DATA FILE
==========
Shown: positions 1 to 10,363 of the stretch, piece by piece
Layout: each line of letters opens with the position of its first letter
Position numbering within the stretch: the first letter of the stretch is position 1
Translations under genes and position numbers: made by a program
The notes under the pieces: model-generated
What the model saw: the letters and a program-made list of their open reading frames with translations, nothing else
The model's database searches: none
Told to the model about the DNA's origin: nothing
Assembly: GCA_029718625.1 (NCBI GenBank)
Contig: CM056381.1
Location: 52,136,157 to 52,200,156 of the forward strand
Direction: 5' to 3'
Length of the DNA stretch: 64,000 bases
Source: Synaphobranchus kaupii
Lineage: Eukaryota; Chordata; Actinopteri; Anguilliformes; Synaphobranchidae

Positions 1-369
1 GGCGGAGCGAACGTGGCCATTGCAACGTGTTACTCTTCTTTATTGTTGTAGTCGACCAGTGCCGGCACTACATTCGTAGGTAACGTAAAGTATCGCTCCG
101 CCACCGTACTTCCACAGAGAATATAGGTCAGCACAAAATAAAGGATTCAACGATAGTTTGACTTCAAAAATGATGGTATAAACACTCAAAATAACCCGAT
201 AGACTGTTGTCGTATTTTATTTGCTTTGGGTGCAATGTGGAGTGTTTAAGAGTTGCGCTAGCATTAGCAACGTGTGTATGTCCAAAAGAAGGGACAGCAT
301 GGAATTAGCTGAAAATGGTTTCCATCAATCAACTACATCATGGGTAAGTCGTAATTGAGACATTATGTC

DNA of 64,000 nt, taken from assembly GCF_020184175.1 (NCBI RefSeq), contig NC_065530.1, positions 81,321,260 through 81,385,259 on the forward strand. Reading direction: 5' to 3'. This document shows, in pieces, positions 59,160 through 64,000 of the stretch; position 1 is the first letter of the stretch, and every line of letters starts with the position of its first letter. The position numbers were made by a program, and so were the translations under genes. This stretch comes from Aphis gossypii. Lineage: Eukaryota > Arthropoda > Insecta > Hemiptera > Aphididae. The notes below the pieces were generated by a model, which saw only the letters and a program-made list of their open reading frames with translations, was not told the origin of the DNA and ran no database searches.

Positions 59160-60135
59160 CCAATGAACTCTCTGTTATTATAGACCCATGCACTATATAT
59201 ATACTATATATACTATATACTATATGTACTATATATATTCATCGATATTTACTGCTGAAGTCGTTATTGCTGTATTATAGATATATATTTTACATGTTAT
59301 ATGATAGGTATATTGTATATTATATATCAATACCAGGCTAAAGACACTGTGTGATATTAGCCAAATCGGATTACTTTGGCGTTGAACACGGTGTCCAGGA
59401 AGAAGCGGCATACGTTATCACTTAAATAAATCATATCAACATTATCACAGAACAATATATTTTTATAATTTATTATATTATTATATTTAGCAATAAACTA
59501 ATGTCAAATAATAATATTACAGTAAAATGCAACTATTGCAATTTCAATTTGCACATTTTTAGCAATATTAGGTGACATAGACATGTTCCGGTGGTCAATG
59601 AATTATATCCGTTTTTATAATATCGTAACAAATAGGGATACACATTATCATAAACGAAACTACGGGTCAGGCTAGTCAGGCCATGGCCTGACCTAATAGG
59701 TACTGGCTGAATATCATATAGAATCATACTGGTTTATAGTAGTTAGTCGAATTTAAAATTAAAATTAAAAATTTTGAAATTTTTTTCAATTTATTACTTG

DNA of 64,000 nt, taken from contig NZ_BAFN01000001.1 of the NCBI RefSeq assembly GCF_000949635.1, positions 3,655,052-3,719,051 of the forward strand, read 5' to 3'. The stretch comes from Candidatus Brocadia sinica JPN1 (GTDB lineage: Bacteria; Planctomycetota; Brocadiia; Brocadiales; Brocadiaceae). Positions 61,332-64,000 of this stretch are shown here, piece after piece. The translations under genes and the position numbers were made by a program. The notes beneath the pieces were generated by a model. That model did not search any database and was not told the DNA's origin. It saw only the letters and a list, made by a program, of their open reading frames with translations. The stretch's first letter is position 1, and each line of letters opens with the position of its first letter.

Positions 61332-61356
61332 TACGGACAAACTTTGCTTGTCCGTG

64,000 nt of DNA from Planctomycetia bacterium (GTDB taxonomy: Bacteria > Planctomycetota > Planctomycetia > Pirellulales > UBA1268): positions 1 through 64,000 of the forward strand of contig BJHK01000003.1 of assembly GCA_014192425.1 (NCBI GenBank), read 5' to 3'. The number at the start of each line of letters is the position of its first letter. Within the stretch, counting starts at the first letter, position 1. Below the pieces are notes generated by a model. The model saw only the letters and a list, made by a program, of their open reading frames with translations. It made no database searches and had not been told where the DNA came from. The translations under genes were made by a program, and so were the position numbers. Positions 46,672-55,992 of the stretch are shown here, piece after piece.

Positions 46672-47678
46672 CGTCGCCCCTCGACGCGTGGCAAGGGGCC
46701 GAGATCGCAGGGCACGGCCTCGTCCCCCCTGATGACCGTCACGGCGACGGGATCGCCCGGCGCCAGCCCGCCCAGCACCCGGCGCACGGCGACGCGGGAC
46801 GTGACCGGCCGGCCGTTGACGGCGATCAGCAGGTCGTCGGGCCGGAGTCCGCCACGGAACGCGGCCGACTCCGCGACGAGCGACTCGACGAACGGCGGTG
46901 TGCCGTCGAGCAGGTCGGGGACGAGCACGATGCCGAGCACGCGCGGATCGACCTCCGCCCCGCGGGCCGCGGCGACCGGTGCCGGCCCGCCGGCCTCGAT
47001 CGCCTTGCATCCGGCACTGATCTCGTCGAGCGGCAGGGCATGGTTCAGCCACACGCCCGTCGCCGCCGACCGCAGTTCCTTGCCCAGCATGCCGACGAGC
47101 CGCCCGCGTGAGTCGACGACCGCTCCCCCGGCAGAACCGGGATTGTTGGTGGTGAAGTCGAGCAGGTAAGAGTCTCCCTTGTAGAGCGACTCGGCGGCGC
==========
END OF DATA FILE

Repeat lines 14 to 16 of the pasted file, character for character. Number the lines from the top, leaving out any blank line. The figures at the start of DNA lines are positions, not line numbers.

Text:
Source: Synaphobranchus kaupii
Lineage: Eukaryota; Chordata; Actinopteri; Anguilliformes; Synaphobranchidae

Positions 1-369